Bris­tol My­er­s' Op­di­vo scores pri­or­i­ty re­view in com­mon blad­der can­cer, mark­ing lat­est win in PD-1 bat­tle with Keytru­da

Two months af­ter Bris­tol My­ers Squibb an­nounced Op­di­vo near­ly dou­bled the av­er­age length of time pa­tients with a com­mon blad­der can­cer lived with­out dis­ease re­cur­rence, reg­u­la­tors have said they’ll give the PD-1 block­buster an ex­pe­dit­ed look.

The FDA has grant­ed pri­or­i­ty re­view to Op­di­vo as an ad­ju­vant treat­ment in mus­cle-in­va­sive urothe­lial can­cer, Bris­tol My­ers said on Fri­day, mark­ing the lat­est win in the phar­ma’s bid to out­shine Mer­ck’s su­per­star I/O Keytru­da. The agency tapped Sept. 3 for a PDU­FA date.

Dana Walk­er

Urothe­lial car­ci­no­ma fre­quent­ly be­gins in the cells that line the in­side of the blad­der, but can al­so oc­cur in oth­er parts of the uri­nary tract, in­clud­ing the ureters and re­nal pelvis. While the ma­jor­i­ty of cas­es are di­ag­nosed ear­ly, the chance of re­cur­rence and dis­ease pro­gres­sion is high.

“Af­ter pa­tients un­der­go surgery for mus­cle-in­va­sive urothe­lial car­ci­no­ma, they con­tin­ue to face un­cer­tain­ties giv­en the high rate of dis­ease re­cur­rence and the lack of safe and ef­fec­tive treat­ment op­tions,” Dana Walk­er, Bris­tol My­ers’ VP and de­vel­op­ment lead for gen­i­touri­nary can­cers, said in a state­ment. “We look for­ward to work­ing with the FDA to­wards the goal of bring­ing the first ad­ju­vant im­munother­a­py op­tion to these pa­tients in the U.S.”

The FDA’s de­ci­sion was based on re­sults from the Phase III Check­Mate -274 tri­al, in which Op­di­vo came close to dou­bling dis­ease-free sur­vival, with a me­di­an of 21 months in the treat­ment arm and 10.9 months in the place­bo arm. And for pa­tients whose tu­mors ex­press PD-L1 ≥1%, Op­di­vo re­duced the risk of dis­ease re­cur­rence or death by 47%, ac­cord­ing to BMS.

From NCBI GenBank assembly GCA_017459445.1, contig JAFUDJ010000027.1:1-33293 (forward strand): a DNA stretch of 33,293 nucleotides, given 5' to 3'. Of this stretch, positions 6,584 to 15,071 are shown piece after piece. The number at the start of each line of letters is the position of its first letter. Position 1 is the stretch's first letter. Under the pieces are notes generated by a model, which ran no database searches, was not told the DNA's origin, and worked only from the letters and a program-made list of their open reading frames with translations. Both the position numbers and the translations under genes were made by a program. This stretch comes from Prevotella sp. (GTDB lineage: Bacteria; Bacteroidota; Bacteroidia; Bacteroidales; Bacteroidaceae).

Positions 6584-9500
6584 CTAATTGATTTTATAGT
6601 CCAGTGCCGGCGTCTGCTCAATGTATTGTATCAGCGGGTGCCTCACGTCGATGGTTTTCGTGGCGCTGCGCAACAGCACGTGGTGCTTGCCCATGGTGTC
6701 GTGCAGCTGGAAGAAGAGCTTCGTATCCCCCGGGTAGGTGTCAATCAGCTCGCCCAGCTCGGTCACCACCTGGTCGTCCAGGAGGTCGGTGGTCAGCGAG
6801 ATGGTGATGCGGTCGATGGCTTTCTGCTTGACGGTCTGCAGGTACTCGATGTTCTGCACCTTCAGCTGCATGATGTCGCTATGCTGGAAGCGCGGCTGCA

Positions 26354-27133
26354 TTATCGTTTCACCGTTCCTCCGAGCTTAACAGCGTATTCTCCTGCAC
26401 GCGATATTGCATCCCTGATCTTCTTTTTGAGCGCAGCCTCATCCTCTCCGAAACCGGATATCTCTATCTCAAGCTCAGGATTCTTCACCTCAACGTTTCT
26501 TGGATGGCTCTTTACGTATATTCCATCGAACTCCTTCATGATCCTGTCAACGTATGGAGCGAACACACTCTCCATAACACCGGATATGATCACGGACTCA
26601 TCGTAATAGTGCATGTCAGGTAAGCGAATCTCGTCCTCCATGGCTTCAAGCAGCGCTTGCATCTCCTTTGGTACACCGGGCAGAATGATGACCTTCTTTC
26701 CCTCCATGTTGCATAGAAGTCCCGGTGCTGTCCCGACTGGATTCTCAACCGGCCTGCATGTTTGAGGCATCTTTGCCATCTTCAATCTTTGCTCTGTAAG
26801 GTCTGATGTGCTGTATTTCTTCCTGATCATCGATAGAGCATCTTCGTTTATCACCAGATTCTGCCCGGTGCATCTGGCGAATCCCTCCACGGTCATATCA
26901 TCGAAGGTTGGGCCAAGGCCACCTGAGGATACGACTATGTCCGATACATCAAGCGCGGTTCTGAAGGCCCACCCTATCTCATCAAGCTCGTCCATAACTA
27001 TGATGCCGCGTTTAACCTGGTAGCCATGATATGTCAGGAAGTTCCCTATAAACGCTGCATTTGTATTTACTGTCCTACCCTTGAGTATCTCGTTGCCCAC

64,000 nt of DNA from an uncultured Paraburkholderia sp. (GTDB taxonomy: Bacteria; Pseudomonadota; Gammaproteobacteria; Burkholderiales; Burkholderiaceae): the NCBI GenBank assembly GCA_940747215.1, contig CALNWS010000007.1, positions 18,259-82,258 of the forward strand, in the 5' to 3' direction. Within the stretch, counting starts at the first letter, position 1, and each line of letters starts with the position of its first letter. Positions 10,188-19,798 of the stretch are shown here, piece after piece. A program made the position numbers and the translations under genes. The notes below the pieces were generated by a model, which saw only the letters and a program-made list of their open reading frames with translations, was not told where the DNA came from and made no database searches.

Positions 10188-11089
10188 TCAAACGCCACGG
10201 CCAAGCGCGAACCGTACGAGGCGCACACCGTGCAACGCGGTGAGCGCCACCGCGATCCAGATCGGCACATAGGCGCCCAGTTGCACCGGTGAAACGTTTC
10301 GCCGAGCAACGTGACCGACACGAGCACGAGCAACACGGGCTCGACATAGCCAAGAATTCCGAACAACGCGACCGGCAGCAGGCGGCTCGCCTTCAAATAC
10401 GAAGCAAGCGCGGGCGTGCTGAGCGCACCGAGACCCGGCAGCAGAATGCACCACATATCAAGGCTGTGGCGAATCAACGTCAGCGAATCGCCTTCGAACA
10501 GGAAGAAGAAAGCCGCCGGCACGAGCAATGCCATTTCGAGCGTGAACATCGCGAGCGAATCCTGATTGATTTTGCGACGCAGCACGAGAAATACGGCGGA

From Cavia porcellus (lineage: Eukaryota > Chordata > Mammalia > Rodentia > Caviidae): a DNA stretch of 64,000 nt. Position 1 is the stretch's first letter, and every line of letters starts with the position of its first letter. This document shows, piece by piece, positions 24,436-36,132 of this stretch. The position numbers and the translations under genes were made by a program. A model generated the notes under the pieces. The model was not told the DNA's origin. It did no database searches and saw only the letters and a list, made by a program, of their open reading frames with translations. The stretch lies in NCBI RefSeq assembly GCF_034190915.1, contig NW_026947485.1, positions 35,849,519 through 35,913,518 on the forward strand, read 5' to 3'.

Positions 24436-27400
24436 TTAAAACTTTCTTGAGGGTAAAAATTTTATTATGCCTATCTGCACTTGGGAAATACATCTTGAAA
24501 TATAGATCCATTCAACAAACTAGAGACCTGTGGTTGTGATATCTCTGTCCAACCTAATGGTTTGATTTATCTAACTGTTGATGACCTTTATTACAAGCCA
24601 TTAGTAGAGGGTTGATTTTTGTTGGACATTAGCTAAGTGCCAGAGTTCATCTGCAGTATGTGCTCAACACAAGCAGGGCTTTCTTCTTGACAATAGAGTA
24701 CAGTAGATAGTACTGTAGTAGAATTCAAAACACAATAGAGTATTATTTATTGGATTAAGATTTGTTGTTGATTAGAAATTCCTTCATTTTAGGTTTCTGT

In ad­di­tion to meet­ing both pri­ma­ry end­points — dis­ease-free sur­vival in all pa­tients and in the sub­set whose tu­mors ex­pressed PD-L1 ≥1% — Op­di­vo met key sec­ondary end­points, in­clud­ing the time pa­tients lived with­out re­cur­rence out­side the blad­der, ureters or re­nal pelvis (al­so called non-urothe­lial tract re­cur­rence-free sur­vival, or NU­TRFS.) Those giv­en Op­di­vo achieved a me­di­an NU­TRFS of 24.6 months com­pared to 13.7 months for those who got the place­bo.

Since snag­ging its first ap­proval in 2014, Op­di­vo has built up a long list of in­di­ca­tions, rang­ing from metasta­t­ic non-small cell lung can­cer to metasta­t­ic squa­mous cell car­ci­no­ma of the head and neck, and sev­er­al oth­ers in com­bi­na­tion with Yer­voy. But set­backs over the last few years have left it trail­ing be­hind Mer­ck. While Keytru­da raked in $14.4 bil­lion in sales last year, Op­di­vo took home just un­der $7 bil­lion.

Back in De­cem­ber, BMS agreed to stop mar­ket­ing  Op­di­vo in third-line-or-lat­er small-cell lung can­cer af­ter con­fir­ma­to­ry tri­als for an ac­cel­er­at­ed nod failed to show ben­e­fit in ex­tend­ing pa­tients’ lives. And just a week be­fore that, the phar­ma  did the same for its pro­gram for brain tu­mor pa­tients af­ter Op­di­vo failed to pro­long the lives of pa­tients with new­ly di­ag­nosed MGMT-pos­i­tive glioblas­toma mul­ti­forme.

Ear­li­er this year, though, Op­di­vo picked up an­oth­er pri­or­i­ty re­view to treat first-line pa­tients with ad­vanced or metasta­t­ic gas­tric can­cer, gas­troe­sophageal junc­tion can­cer or esophageal ade­no­car­ci­no­ma in com­bi­na­tion with chemother­a­py. The agency set an ac­tion date of May 25 for that ap­pli­ca­tion.

Keytru­da scored an ap­proval in non-mus­cle-in­va­sive blad­der can­cer last Jan­u­ary.

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Robert Califf, FDA commissioner (Tom Williams/CQ Roll Call via AP Images)

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